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Questions? Start with our Search Bar: We’ve been posting recipes and answering questions on this site since 2007, so if you have a question, there’s probably a post that addresses it somewhere on this website. So, the first thing to do is to use our Search Bar. On our Home Page, it’s right over our pictures. In narrower laptop or desktop displays, it sometimes appears right underneath our orange BreadIn5 logo, and on phones it’s right above where it says “How to make bread in five minutes a day?” Just type in the bread style, ingredient, or technique that you’re interested in, and the search-engine will show you all the similar posts we’ve ever done on it, with recipes and answers to many questions.

Another place to look: our FAQs (Frequently Asked Questions) page (we also have a Gluten-Free FAQs page). If you don’t find your answer in the FAQs, you can post baking questions and comments, but please be brief, so we can get to all the questions.  

If neither of those get you to the answer you need, click on any “Comments/Reply” field at the top of any of our posts (it doesn’t have to be here on “Ask a Question”) and scroll down to the bottom; then enter your question or comment. Tell us which book you’re working from, and which recipe and page number–we need that in order to answer your question. If you enter your e-mail and check off “notify me of follow-up comments by e-mail,” you’ll automatically find out when we respond.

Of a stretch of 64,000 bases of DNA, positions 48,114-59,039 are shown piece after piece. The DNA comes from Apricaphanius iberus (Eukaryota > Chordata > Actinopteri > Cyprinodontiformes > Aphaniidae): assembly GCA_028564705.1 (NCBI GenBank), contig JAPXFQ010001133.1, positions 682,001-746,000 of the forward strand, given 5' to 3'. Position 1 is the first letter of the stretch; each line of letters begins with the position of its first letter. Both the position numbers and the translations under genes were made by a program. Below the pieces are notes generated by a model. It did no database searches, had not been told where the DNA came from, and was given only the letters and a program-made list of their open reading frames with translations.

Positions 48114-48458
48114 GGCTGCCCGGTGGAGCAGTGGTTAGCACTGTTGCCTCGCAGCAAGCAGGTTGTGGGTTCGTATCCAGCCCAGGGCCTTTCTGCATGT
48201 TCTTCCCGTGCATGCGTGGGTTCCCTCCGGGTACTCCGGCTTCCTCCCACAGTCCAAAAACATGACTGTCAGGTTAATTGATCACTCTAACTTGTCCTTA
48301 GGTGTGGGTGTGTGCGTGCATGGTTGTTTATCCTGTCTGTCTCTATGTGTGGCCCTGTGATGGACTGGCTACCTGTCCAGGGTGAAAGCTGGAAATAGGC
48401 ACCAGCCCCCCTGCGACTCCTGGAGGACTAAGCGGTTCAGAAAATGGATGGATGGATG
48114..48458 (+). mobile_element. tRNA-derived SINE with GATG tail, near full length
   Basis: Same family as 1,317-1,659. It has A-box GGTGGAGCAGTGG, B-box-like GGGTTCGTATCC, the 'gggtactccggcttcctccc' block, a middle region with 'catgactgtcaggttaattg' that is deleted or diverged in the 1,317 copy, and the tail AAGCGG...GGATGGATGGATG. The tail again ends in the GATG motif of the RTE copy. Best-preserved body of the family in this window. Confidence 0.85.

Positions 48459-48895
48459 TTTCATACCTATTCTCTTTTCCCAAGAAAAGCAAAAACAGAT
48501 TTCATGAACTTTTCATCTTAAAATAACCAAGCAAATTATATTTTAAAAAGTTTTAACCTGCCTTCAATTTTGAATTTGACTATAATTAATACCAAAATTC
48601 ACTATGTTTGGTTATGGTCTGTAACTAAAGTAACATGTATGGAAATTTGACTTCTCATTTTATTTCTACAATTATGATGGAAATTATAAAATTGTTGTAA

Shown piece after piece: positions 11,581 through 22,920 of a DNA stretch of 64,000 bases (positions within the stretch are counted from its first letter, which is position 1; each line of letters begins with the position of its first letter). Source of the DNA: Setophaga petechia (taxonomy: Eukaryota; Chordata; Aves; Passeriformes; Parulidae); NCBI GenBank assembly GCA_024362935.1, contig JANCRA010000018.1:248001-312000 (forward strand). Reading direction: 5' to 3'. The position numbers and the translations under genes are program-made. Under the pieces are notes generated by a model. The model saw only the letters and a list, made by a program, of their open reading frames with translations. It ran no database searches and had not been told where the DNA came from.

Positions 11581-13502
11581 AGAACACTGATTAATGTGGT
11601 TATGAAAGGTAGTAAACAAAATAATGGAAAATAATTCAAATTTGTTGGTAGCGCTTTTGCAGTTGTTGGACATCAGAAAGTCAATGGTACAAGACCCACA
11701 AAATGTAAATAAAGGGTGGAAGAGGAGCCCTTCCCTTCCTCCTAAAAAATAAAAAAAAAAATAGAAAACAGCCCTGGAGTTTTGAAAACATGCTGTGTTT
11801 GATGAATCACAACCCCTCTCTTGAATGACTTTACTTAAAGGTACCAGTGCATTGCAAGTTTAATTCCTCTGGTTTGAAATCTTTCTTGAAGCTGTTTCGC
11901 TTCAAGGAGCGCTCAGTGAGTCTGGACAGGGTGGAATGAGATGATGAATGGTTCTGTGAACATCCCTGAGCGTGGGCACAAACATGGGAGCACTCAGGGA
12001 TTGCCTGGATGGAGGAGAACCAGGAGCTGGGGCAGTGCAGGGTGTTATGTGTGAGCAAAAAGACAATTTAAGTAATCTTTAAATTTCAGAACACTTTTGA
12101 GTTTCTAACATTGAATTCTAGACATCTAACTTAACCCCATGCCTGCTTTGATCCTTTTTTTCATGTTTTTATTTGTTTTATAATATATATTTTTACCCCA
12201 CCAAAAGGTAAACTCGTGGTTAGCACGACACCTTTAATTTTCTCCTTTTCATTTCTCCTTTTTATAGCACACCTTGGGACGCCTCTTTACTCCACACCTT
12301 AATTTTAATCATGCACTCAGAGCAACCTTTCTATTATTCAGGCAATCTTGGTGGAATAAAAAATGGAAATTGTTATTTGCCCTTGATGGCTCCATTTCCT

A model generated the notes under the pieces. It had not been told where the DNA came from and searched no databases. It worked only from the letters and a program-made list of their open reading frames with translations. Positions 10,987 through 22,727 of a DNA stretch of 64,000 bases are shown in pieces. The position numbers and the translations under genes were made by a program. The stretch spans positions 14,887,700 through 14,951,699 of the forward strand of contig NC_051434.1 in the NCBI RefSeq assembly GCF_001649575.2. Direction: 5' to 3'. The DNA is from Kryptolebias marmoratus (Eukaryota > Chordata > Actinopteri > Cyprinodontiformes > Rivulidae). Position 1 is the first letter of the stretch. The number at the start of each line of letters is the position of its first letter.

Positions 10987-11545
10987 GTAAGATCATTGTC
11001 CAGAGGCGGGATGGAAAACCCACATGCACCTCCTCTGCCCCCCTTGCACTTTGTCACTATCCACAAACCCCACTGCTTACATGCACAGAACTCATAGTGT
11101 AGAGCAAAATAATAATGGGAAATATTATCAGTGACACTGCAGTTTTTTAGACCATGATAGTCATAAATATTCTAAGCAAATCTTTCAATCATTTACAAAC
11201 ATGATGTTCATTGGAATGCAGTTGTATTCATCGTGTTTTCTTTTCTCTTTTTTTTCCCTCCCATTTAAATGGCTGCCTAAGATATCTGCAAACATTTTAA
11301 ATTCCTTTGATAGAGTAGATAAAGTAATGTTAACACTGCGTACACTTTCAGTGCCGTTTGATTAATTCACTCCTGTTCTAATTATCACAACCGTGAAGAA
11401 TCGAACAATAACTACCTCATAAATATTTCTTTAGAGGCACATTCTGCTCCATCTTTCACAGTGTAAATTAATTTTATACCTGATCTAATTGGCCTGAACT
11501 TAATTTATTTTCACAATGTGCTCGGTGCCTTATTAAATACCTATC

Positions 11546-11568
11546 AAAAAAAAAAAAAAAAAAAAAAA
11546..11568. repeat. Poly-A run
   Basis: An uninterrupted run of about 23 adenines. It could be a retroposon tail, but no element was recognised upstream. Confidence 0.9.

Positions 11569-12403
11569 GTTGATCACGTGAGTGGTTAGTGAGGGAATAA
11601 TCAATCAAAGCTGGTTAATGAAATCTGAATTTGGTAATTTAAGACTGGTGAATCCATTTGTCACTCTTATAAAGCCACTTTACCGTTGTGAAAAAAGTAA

We answer all questions ourselves here on the website within 24 hours, often with a reference to a page number in our books where possible.  Please remember that our blog is moderated, so your post may not appear until we’ve read and approved it; this can take 24 hours.  And don’t look for our response in your personal e-mail– come back here to the site, on the page where you posted, to look for our answer.

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5,428 thoughts on “Ask a Question

      1. Zoë – I’m wondering why the brioche bread calls for 2 packages of sourdough yeast but you indicated you only used one package for the master recipe. I’d be using it for the master recipe as well as the whole wheat recipes.

      2. Hi Carole,

        Either way works well. I liked the flavor of the dough with 2 packets, but I actually preferred the texture with just one package. It may be a personal preference, so try with one and if the flavor isn’t intense enough for you, add a second in the next batch.

        Thanks, Zoë

  1. Hi – I use the New Artisan Bread in 5 book – and we love the Master Recipe. I add King Arthur’s Sourdough Flavor as well as a tsp of Citric Acid and get a wonderful sourdough flavor. My one problem is that after approx one week, the bread does not rise nearly as well. I’ve tried changing yeast and flour brands, but still have this issue. Any ideas that might help with this?
    Thank you!

    1. Hi Terry,

      The issue is that you’ve created a very acidic dough and all the acid is breaking down the gluten structure. If you are happy with the flavor of your bread with the sourdough flavor and citric acid, you’ll just need to use the dough in the first few days and not try to store it for so long. If you’re more interested in storing it longer, then you will have to reduce the amount of extra acid you are adding.